As the filling and covering of cliffs is causing significant damage to the immovable historical structure of Hasankeyf and to the fabric of the town’s intangible cultural heritage, the project also violates the human right to culture upheld by the United Nations Human Rights Council Resolution 33/20.

We thus call again on the companies destroying the historical fabric of Hasankeyf and the Tigris Basin ecosystem to withdraw immediately from these damaging projects.

A concrete wall is meant to protect the cliff face from erosion

Monday, September 11, 2017

Call for solidarity with Hasankeyf: Join the 2nd Global Action Day on 23 September 2017

The recent destruction of historic cave dwellings and the relocation in May of the 15th-century Zeynel Bey Tomb -- the first of nine monuments the government plans to move -- have been disheartening events to witness for those of us who love Hasankeyf. But the fight is not yet over.

Our allies at the Initiative to Keep Hasankeyf Alive (Hasankeyf'i Yaşatma Girişimi) have announced that 23 September 2017 will be the second global action day for the defense of Hasankeyf and the Tigris River. They are calling for activists, members of social movements, NGOs and others all over the world to protest the controversial Ilısu Dam project that threatens Hasankeyf and communities far beyond.

Since the first global action day in September 2015, construction of the Ilısu Dam and Hydroelectric Power Plant has continued without a break, with protests in Turkey suppressed under emergency rule. But demonstrations have resumed with new energy since part of the castle rock at Hasankeyf was destroyed in mid-August 2017 using explosives and other means, an action taken without proper legal permission. This latest development marks the start of a new level of destruction of the outstanding and unique cultural and natural heritage of the 12,000-year-old settlement of Hasankeyf and the surrounding Tigris Valley. It is also pushing people out of their homes in Hasankeyf.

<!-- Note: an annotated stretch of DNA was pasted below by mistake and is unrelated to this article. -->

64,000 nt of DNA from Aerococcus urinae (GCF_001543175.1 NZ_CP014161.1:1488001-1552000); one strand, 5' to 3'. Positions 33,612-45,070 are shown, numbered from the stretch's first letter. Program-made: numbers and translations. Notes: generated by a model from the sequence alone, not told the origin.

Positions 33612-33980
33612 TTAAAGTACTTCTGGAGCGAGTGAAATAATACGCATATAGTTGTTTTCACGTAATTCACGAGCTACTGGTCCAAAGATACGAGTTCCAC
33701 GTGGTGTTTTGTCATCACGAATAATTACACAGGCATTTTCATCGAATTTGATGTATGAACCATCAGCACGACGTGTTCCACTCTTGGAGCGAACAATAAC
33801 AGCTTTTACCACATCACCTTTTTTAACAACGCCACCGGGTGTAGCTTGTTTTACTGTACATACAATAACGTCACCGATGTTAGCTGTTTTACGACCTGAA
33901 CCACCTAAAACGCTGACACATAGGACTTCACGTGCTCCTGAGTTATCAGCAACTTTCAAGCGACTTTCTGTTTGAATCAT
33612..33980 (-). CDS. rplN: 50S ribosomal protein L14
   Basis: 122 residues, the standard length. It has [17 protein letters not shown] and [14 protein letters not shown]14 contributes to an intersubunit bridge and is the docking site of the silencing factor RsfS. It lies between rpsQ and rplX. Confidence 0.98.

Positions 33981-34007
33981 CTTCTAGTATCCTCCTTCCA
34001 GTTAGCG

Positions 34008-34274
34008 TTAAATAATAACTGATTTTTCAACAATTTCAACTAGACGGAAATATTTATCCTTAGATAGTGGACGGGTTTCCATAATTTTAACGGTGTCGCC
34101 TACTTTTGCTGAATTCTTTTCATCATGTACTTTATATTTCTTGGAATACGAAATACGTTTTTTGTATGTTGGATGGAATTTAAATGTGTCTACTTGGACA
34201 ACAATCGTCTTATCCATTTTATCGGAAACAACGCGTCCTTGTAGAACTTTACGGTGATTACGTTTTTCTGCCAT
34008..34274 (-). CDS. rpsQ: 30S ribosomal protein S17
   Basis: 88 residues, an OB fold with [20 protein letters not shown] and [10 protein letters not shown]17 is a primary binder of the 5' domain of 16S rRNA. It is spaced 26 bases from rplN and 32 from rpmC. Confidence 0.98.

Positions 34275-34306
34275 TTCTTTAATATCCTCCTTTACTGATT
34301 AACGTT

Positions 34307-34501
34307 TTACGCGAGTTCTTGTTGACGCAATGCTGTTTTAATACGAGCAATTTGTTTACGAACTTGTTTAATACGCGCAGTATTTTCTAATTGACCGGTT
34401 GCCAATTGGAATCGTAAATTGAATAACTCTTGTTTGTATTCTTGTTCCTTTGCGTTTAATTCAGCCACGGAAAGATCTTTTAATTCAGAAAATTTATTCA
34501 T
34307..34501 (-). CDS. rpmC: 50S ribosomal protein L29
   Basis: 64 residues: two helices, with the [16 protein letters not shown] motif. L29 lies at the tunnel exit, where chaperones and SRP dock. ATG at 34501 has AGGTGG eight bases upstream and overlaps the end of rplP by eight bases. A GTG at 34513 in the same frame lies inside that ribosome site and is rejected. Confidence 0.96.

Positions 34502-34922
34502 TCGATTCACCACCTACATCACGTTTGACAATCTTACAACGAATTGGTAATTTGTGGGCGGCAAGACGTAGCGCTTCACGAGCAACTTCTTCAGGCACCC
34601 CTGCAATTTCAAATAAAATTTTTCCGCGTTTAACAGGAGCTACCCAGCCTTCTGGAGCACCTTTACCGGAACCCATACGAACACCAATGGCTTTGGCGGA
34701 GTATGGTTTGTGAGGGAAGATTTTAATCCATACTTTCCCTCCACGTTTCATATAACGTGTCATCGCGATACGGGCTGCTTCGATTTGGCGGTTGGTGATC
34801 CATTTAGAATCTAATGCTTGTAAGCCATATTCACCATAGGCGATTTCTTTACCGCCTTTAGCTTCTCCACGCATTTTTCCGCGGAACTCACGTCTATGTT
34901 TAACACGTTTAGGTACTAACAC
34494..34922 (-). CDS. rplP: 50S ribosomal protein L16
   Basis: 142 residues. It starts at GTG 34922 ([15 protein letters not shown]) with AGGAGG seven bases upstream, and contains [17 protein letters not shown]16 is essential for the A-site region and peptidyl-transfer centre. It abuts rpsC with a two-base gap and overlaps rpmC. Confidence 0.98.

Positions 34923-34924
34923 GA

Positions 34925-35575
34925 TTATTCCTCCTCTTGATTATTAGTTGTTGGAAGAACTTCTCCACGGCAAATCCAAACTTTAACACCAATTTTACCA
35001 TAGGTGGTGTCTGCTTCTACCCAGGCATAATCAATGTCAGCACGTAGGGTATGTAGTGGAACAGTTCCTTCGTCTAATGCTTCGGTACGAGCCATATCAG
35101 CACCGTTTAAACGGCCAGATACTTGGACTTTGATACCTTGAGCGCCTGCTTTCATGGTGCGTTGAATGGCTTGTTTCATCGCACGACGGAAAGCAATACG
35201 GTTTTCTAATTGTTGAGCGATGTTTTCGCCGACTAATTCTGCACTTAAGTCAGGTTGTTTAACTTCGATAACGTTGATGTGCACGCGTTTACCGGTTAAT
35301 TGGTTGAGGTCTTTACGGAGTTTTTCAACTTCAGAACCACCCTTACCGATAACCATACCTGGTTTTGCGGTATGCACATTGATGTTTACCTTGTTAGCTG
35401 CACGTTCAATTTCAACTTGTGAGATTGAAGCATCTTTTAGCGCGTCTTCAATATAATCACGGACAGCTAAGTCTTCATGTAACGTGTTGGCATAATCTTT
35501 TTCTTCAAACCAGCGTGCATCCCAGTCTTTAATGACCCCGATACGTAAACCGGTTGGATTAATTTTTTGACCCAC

The first Global Action Day for Hasankeyf, in September 2015

At the same time, these actions have brought activists and organizations from all over Turkey, as well as Iraq and Iran, together in opposition to the Ilısu Dam project. Hasankeyf has a strong symbolic value for all people in Turkey struggling against dams and other destructive investment projects, and many activists from all over the country are expected to come to Hasankeyf to show solidarity on 23 September 2017.

The Turkish government has announced several times that construction of the dam is nearly complete, though this is difficult to independently verify. What is important is that we stand together against this project which will destroy a whole region while benefitting only a few.

Along with the Initiative to Keep Hasankeyf Alive, we invite all people concerned about Hasankeyf to organize a public action in your city or country on 23 September 2017 against the destructive Ilısu project. The demands of such protests should target the Turkish government, the Austrian company Andritz -- the leader in the Ilısu consortium -- and request action from the Iraqi government, which has thus far been silent about the effect the dam will have on its already strained water resources.

Please share news and photos of your action with us, and on social media, using the hashtags #HasankeyfeDokunma ('Don't Touch Hasankeyf') and/or #HasankeyfeSesVer ('Speak Out for Hasankeyf').

The struggle continues -- Hasankeyf Yaşasın! Long Live Hasankeyf!

Thursday, June 29, 2017

Europa Nostra’s Board gives statement on the endangered heritage site of Hasankeyf, Turkey